Electric Guitar Tips
PROBLEM: How do you use existing two channel amp technology to get the range of electric guitar tones needed for contemporary praise and worship music?
GUITAR TONE JUMP CHART FOR TWO-CHANNEL TUBE AMPS
1. Set amp to a sparkling clean rhythm sound on the clean channel with the neck pickup (PU) and a loud, rich lead tone on the overdrive (OD) channel with the bridge PU. Gain should be set so that a good crunch tone can be achieved on the OD channel by rolling back the guitar volume a few numbers. (I prefer numbers on my volume controls since there are different tones at different numbers.)
2. Be sure to add brightness capacitor to the guitar volume control (220 pf, preferably a sprague orange drop type) to keep from losing all your highs when you roll the volume down. Every guitar should have this, and it is cheap and easy. Just find the ground connector on the potentiometer and solder the cap across the OTHER two leads.
3. I prefer to have a coil-splittable humbucker in the bridge at least, though a nice, loud single coil can work well also. Seymour Duncan has nice SC-sized humbuckers (JB Jr., Lil’ 59, Hot Rails, etc.) to add to Strats with no modifications.
4. Effects (in the loop) can be left in place for all of these jumps, i.e. you can have chorus on your clean sound and still get a good crunch or lead tone when you switch to the OD channel. Choose the effect setting based on the tone that is most important for that song, then check to see if the others are passable. I use the noise gate even when not using effects. You can also cut noise with a complete humbucker set up, but I like the crispness of the single coils (SC’s). I love my Abigail Ybarra Fender Custom Shop 52/57 PU.
5. If none of the following works for you, you can always buy some pedals*, a three-channel amp, a floor processor, or a full midi-switchable rack set up for a few thousand, BUT unless you try the following combinations on simple rigs, you may never understand basic tone for electric guitar. I think I am sounding like a bit of a retro prig here, but two channel rigs are plentiful and cheap. Of course, there are plenty of amps now which have multiple channels, switching, modeling, lunching, and refluberation. Only a few of them have good tone. If you want GREAT tone, tubes are best and simple tube amps are cheaper and more reliable. (* A boost pedal such as a compressor, clean boost, or eq can make the jump to lead easier, also.)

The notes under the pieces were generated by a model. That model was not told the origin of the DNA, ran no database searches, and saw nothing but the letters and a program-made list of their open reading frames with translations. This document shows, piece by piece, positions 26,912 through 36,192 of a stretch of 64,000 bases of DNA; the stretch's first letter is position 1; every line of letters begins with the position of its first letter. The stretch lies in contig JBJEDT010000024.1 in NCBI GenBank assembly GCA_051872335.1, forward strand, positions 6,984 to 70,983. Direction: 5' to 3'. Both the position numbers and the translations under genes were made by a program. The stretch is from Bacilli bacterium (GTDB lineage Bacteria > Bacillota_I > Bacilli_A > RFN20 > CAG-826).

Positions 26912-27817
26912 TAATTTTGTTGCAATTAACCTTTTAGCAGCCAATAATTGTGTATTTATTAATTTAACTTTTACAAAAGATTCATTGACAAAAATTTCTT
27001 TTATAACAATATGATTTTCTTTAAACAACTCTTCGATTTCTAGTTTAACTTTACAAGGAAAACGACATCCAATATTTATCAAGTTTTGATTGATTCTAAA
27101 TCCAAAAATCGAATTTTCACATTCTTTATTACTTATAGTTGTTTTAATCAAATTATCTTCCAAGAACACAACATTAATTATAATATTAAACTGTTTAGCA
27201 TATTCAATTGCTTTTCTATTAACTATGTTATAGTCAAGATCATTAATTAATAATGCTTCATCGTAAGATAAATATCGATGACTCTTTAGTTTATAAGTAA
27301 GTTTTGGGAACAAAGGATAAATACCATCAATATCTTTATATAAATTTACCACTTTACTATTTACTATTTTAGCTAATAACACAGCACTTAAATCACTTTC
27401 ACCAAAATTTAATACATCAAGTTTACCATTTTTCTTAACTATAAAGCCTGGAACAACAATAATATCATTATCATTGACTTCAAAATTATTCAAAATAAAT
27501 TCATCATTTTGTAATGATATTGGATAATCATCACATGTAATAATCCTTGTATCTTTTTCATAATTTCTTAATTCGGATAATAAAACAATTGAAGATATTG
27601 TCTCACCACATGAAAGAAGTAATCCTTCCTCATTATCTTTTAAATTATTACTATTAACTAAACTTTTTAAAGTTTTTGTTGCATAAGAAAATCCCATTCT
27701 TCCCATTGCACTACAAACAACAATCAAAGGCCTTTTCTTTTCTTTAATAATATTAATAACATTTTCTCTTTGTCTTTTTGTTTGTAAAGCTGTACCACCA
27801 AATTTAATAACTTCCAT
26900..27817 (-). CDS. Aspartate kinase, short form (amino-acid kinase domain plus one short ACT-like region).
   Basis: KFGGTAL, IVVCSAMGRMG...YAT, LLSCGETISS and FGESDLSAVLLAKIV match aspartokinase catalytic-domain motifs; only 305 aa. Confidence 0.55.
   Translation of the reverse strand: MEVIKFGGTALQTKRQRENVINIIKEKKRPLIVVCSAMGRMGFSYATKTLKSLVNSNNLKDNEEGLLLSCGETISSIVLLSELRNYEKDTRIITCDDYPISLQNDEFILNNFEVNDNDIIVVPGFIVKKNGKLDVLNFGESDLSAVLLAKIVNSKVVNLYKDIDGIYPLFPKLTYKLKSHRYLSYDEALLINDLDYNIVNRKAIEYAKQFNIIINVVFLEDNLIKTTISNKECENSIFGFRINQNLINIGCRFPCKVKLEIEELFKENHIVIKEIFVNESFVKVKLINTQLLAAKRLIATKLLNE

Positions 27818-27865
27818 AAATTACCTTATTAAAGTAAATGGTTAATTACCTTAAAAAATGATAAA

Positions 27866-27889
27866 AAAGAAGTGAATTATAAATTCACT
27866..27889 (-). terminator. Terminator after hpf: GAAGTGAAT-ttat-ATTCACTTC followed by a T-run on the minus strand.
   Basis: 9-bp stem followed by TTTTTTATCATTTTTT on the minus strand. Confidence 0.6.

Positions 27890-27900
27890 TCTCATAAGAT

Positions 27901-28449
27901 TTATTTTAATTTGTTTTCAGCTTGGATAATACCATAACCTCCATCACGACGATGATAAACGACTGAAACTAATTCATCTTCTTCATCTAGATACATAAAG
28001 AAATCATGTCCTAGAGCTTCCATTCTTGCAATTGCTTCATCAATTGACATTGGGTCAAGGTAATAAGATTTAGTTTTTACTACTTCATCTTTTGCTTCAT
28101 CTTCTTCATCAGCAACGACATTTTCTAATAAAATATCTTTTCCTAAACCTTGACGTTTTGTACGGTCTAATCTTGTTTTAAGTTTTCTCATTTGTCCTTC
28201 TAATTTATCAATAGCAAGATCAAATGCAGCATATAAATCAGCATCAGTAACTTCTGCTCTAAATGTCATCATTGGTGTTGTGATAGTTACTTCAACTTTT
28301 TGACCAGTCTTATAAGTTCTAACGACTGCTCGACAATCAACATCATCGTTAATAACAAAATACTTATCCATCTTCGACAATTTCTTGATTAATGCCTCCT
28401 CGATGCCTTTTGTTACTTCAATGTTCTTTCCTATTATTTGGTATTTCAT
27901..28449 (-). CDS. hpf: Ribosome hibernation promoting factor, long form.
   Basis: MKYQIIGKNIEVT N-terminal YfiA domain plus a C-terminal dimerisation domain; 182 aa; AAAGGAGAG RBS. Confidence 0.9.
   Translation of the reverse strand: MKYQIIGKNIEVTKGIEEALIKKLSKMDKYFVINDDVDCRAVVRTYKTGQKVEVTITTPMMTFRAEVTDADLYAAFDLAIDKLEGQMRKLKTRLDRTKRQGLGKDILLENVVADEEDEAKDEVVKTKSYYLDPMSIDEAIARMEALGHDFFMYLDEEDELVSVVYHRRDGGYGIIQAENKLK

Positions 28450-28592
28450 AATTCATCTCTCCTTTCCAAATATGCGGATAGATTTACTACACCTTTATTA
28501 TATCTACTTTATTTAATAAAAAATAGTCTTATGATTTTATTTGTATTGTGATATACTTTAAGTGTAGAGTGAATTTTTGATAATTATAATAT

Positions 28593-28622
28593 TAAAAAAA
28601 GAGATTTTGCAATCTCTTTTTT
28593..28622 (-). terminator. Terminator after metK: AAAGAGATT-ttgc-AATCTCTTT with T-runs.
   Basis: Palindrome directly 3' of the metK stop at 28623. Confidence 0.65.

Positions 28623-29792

6. The following can be done without any pedals which gives your pickups a direct connection to the first 12AX7 tube in the preamp. This gives the best chance for good basic tone, it’s cheap, and it's reliable because there are NO PEDALS to go bad with their many contact switches and spaghetti cables. After you have an amp with good tone and a guitar with good pickups (essential!), it’s just a matter of learning to use them.
1. Smooth clean to crunch to lead -- Select bridge humbucker (HB), roll back volume to 7 or 8 to play clean rhythm. Hit channel footswitch (FS) for clean to crunch, and roll vol up to 10 for lead. (two jumps).
2. Crystal clean to soft lead/hard lead -- Use neck single for sparkling, acoustic-like rhythm and jump to soft lead with FS, then move the pickup (PU) switch to bridge HB to get a loud, creamy lead tone (two jumps).
3. Crunch/bite/blues to lead -- Use Bridge HB/bridge SC/Neck SC with vol. rolled back and amp on OD channel, then roll up vol. to full for lead. For quicker changes from rhythm to lead, set the volume control higher, hit the chords lightly, and then dig in for ad libs OR you can add a compressor or EQ floor pedal to push the OD channel to lead.